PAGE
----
First Listen: Abyss AB-1266 Planar Magnetic Headphones

Abyss Headphones AB-1266
First Listen: Abyss AB-1266 Planar Magnetic Headphones

The pair of AB-1266s I was able to borrow for this blog belonged to a private party, so I did not get a chance to see how the headphones come packed when they first arrive, but my understanding is that they come in a lovely wood presentation case that includes the headphones, a set of very serious purpose-built JPS Labs (what else?) signal cables, a beefy tooled-leather ‘man bag’ carry case, and a well-made tabletop headphone stand. I’m very eager to receive Hi-Fi+ review samples, which Mr. Skubinski tells me should be coming in a few weeks. All of the foregoing, however, is only a prelude to the main event, which is the actual sound of the Abyss ‘phones.

Four things that struck about the AB-1266s were their neutrally balanced and very wide range frequency response, their stunning levels of resolution and top-to-bottom focus, their impressive transient agility, and—last but certainly not least—their almost mind-blowing ability to reveal dynamic contrasts at virtually any sane volume level. I have on hand what I regard as the other two best planar magnetic headphones presently available (the Audeze LCD-3 and the HiFiMAN EF-6) and I would have to say that—good though those two worthy competitors are—the Abyss ‘phones have, in virtually all performance areas, raised the already high performance bar by a not subtle margin. Are we talking about minute differences only a pretentious and overly self-serious ‘golden ear’ would claim to hear? Absolutely not! Rather, we are talking about difference that pretty much anyone who enjoys music and listens with an open and attentive mind could discern and appreciate immediately. We are talking about the kinds of differences that can stop jaded listeners in their tracks and cause them to murmur, “Oh, man; I didn’t know it could ever get this good. I’ve never heard so much of the music before.”

I only know of one headphone that can, in some respects, give the AB-1266 a serious run for its money and that would be the Stax SR-009 electrostatic headphone. One might argue, in fact that the Stax may be, by a hair, just slightly quicker (in terms of transient speed) and perhaps just slightly more resolving (at least at some frequencies). However, the Stax cannot, I think, equal the Abyss in terms of sheer accuracy of tonal balance nor can it match the Abyss’s uncanny ability to sound equally focused and coherent at all frequencies. But the biggest and most obvious differences fall in the area of dynamics, where the Abyss captures both large- and small-scale dynamic contrasts with greater impact, subtlety, and precision than the Stax can. And, when or if push comes to shove, the Abyss can just plain play more loudly—and do so more gracefully—than the Stax can.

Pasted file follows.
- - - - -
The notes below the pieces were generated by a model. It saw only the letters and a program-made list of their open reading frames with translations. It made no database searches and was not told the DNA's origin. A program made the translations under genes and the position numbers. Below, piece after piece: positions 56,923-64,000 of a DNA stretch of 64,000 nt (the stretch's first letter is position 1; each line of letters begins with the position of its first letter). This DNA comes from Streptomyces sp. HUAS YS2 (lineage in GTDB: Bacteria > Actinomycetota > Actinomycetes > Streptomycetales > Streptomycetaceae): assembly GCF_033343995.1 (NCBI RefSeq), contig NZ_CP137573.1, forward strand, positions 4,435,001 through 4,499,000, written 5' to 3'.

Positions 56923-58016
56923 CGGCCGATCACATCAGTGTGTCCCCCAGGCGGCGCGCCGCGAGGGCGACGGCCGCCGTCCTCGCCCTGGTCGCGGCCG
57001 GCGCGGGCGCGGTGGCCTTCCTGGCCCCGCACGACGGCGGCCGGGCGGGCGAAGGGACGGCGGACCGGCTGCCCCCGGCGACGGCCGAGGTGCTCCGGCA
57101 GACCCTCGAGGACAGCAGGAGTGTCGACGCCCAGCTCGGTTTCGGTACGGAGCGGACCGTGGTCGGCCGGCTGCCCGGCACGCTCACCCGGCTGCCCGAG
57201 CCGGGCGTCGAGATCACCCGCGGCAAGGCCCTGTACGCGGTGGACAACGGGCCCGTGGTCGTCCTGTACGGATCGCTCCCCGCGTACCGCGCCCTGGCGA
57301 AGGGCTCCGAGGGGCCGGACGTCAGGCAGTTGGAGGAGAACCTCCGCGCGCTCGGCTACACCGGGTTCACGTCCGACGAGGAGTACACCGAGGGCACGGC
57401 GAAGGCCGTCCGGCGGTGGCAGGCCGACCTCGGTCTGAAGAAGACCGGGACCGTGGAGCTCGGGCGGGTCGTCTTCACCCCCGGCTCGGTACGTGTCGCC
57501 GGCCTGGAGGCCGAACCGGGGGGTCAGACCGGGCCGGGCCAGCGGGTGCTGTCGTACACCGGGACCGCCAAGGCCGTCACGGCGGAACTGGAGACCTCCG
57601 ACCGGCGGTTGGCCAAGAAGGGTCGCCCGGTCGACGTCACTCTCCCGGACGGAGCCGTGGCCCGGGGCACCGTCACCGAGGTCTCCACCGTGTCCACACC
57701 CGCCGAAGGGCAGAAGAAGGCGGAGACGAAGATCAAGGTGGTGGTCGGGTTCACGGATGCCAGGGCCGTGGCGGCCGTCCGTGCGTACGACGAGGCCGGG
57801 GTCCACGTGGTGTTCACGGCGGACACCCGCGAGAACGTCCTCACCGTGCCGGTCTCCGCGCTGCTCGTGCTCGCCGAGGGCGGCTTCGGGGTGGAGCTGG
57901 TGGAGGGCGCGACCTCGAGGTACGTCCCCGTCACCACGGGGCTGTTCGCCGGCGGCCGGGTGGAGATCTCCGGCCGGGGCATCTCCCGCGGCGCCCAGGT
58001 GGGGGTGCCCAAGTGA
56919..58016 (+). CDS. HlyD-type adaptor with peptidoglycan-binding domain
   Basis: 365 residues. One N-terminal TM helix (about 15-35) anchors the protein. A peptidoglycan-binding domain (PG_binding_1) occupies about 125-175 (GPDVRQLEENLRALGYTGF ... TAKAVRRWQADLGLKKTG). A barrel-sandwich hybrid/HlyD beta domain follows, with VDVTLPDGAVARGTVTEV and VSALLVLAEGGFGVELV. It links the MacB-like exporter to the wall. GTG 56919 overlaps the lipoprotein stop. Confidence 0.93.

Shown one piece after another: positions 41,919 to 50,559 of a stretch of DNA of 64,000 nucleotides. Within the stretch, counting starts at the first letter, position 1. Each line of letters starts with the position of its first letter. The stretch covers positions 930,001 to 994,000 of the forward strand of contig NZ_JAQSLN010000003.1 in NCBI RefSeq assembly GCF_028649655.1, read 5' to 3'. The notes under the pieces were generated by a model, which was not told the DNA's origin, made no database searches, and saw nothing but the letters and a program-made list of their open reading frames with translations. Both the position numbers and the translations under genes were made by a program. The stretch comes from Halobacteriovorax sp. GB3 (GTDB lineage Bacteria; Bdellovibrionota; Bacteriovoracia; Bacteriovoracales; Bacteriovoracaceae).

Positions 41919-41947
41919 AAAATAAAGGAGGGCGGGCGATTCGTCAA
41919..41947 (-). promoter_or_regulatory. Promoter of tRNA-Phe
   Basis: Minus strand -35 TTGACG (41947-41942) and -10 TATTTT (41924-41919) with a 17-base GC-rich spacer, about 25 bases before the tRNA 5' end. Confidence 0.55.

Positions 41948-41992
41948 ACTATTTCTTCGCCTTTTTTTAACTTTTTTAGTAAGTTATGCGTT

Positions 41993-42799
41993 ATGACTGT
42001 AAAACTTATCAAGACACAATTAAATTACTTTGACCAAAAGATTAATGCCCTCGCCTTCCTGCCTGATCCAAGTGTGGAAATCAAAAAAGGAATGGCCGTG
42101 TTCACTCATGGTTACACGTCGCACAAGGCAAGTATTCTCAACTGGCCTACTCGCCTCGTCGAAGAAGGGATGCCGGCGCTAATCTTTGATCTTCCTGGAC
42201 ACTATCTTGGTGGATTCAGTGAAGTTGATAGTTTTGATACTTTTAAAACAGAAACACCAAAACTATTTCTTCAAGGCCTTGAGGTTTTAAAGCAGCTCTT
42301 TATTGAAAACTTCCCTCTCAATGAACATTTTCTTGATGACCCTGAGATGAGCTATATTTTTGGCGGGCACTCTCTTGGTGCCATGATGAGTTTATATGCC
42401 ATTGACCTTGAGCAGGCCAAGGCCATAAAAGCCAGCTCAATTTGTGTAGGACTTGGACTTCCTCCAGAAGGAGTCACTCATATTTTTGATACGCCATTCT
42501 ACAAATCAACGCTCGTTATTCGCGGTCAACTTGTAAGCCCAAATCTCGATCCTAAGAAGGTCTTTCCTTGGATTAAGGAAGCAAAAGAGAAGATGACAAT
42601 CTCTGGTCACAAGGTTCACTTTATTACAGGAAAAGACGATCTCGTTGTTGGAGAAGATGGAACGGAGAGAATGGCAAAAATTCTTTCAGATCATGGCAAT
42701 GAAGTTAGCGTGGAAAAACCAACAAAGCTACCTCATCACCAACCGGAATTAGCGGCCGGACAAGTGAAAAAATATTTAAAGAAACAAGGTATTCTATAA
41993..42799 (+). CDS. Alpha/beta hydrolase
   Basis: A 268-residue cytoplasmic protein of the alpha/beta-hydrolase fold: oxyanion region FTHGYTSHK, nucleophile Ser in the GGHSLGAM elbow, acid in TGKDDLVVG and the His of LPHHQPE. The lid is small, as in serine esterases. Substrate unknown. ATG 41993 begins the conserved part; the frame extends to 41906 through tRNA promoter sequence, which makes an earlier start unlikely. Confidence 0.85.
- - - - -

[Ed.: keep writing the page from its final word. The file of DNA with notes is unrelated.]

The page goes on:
My point is that you don’t have to be what some might regard as an over-the-top high-end audio nutball to get what’s so very right about these ‘phones. The only pre-requisites, really, are that A) you actually like music, B) you use an amp good enough and powerful enough to show what these headphones can do, and C) you play at least a few truly well-recorded tracks just to hear the levels of sound quality the Abyss have on offer. After that, the ‘phones will pretty much take care of the rest. The only catch is that, once you’ve heard the AB-1266s, there is no going back (well, that and the fact that many of us would find the $5,495 price tag a pretty major stumbling block).

But if that price strikes terror (or fury) in your heart, then consider this: not even the best $5,495/pair loudspeakers can even come close to matching the performance of the Abyss (to make a plausible comparison, I think you’d have to start looking at loudspeakers in the mid-to-high five-figure or—gulp!—even the six-figure price range). Once you grasp this, the Abyss’ $5,495 price tag doesn’t seem so crazy after all. All I know is that, once I returned this particular pair of AB-1266s to their rightful owner, I felt almost a palpable sense of withdrawal. They really are just that addictive to hear in action.

Be on the lookout for our full-length Hi-Fi+ review of the Abyss AB-1266, which is slated to appear later in the year.